Northern Ireland

Brexit: Stormont given £31m to prepare for no deal

Port of Belfast
Image caption Stormont has set aside £8m for capital spending on roads and port infrastructure

Northern Ireland's Department of Finance was given £31.4m during the summer to help Stormont departments prepare for a no-deal Brexit.

The Treasury allocated the money from a pot of £2.1bn, announced on 1 August for no-deal preparations across the UK.

Stormont's share was confirmed to SDLP deputy leader Nichola Mallon when she asked for a breakdown of the figures.

She expressed concern that a "huge sum" had been allocated by civil servants without input from MLAs.

Ms Mallon told BBC News NI the money would have been better spent on employing more nurses and building more housing and she accused Prime Minister Boris Johnson of "reckless and dangerous" tactics on Brexit.

She added that the spending plans "threw up significant questions" about the government's plan for borders if there is no deal with the EU.

Where is the money going if there is no deal?

More than a quarter - £8m - of Stormont's extra £31m has been set aside for capital spending on roads and port infrastructure.

Almost £6m of it has been allocated to the Department of Agriculture, Environment and Rural Affairs (DAERA) for "trade, inspection, legislation and policy staffing".

A further £3m has been allocated for capital spending on "vehicle parks" in Northern Ireland although there are no details about locations.

New signage, CCTV and "communication equipment" will cost £2.3m, according to the figures.

The majority of the cash has been split between two departments - DAERA and the Department for Infrastructure.

Stormont's Executive Office has been allocated £400,000 to run a no-deal Brexit "public information campaign".

The Department of Finance initially planned to hold back £2m in reserve to deal with what it called "emerging pressures".

The public transport company Translink has been allocated £600,000 for cross-border contingency planning while Northern Ireland Water, which manages the water and sewerage infrastructure, is in line for £2.2m for "maximising chemical stock levels".

However, almost half of that £2m - £800,000 - has since been allocated to the Department of Health to cope with potential "medicines shortage and medical device shortage".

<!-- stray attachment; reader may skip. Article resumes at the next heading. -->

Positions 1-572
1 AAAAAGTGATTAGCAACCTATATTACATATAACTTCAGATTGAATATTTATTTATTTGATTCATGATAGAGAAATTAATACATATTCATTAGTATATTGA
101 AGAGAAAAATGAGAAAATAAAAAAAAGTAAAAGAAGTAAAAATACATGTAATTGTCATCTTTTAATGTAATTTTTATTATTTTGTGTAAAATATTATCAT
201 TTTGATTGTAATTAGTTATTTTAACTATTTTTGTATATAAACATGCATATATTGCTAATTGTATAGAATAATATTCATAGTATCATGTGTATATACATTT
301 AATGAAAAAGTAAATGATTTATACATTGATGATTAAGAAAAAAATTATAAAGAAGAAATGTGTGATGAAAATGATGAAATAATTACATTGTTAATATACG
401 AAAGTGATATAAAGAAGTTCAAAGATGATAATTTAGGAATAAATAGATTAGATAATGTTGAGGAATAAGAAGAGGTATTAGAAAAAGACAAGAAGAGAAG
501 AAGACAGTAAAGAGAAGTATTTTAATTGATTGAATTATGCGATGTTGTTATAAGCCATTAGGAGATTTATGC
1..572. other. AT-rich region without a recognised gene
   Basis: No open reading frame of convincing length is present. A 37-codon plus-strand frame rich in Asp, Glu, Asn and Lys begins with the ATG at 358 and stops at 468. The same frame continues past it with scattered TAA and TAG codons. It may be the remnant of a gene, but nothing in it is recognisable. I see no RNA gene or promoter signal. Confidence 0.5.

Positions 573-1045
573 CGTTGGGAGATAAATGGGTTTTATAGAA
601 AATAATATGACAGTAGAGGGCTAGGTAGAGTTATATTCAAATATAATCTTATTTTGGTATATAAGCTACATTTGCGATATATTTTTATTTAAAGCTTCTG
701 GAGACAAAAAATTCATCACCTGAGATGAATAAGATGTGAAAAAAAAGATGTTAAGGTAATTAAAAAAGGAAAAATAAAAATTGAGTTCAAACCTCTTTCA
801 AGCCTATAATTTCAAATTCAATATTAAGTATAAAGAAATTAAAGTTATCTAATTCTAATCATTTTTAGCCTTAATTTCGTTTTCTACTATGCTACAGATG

Analysis: Money for Irish Sea ports?

By John Campbell, BBC News NI economics and business editor

The most intriguing items in these budget documents are the capital spending commitments for roads, vehicle parks and CCTV.

That is exactly the sort of infrastructure the government says it won't be building at the border, even if there is no deal.

So perhaps it's money that will be directed towards the Irish Sea ports.

The Scottish government also has a no-deal contingency plan to "repurpose" land at the old port of Stranraer as a lorry park.

It says that may be necessary if there are increased traffic flows between Northern Ireland and Scotland.

One reason for these increased flows could be the government's zero-tariff no-deal plan for the Irish border.

They may provide an opportunity for Irish traders to trade tariff-free through Northern Ireland and onwards to Scotland, whereas product leaving Dublin for Holyhead in Wales would face tariffs.

Who makes the decisions on how the money is allocated?

Stormont's no-deal spending plan was released by Sue Gray, the most senior civil servant in the Department of Finance, in response to a request from the SDLP deputy leader.

In a series of written questions to the Northern Ireland Civil Service, the SDLP's Ms Mallon had asked: "Who took the decision and under what authority to allocate this funding?"

Image caption Sue Gray is the permanent secretary at Stormont's Department of Finance

Ms Gray replied: "I took the decision, acting under the Northern Ireland (Executive Formation and Exercise of Functions) Act 2018, to allocate this funding."

That legislation was passed by MPs at Westminster in order to keep Northern Ireland's public services running in the absence of locally-elected ministers.

Why is a civil servant making decisions on public spending?

The Northern Ireland Assembly and its governing executive have not functioned for almost three years.

The power-sharing executive collapsed in January 2017 when relations between its two biggest parties - the Democratic Unionist Party (DUP) and Sinn Féin - broke down.

Why has the SDLP raised concerns about the spending plan?

Ms Mallon, whose party is opposed to Brexit, said £31.4m was a "huge sum of public money" and its allocation had been "decided on without an executive".

"There is no scrutiny or accountability and despite requesting it, no explanation or rationale has been provided for these decisions," she added.

Image caption Nichola Mallon accused Boris Johnson of "cliff-edge tactics" on Brexit

She said the money could have been used instead to fund about over 1,300 new nurses or build more than 240 homes.

She explained the average cost to build new social housing in Northern Ireland was £130,000 per home, while the average salary for a registered nurse in Belfast was just under £24,000.

Ms Mallon questioned the large amount of money allocated for CCTV in the event of no-deal.

She asked: "Does any of this involve border infrastructure? We need the detail behind these headlines."

The SDLP MLA said she had asked for the thinking behind the allocation of the money to be explained to her but that further detail had yet to be presented.

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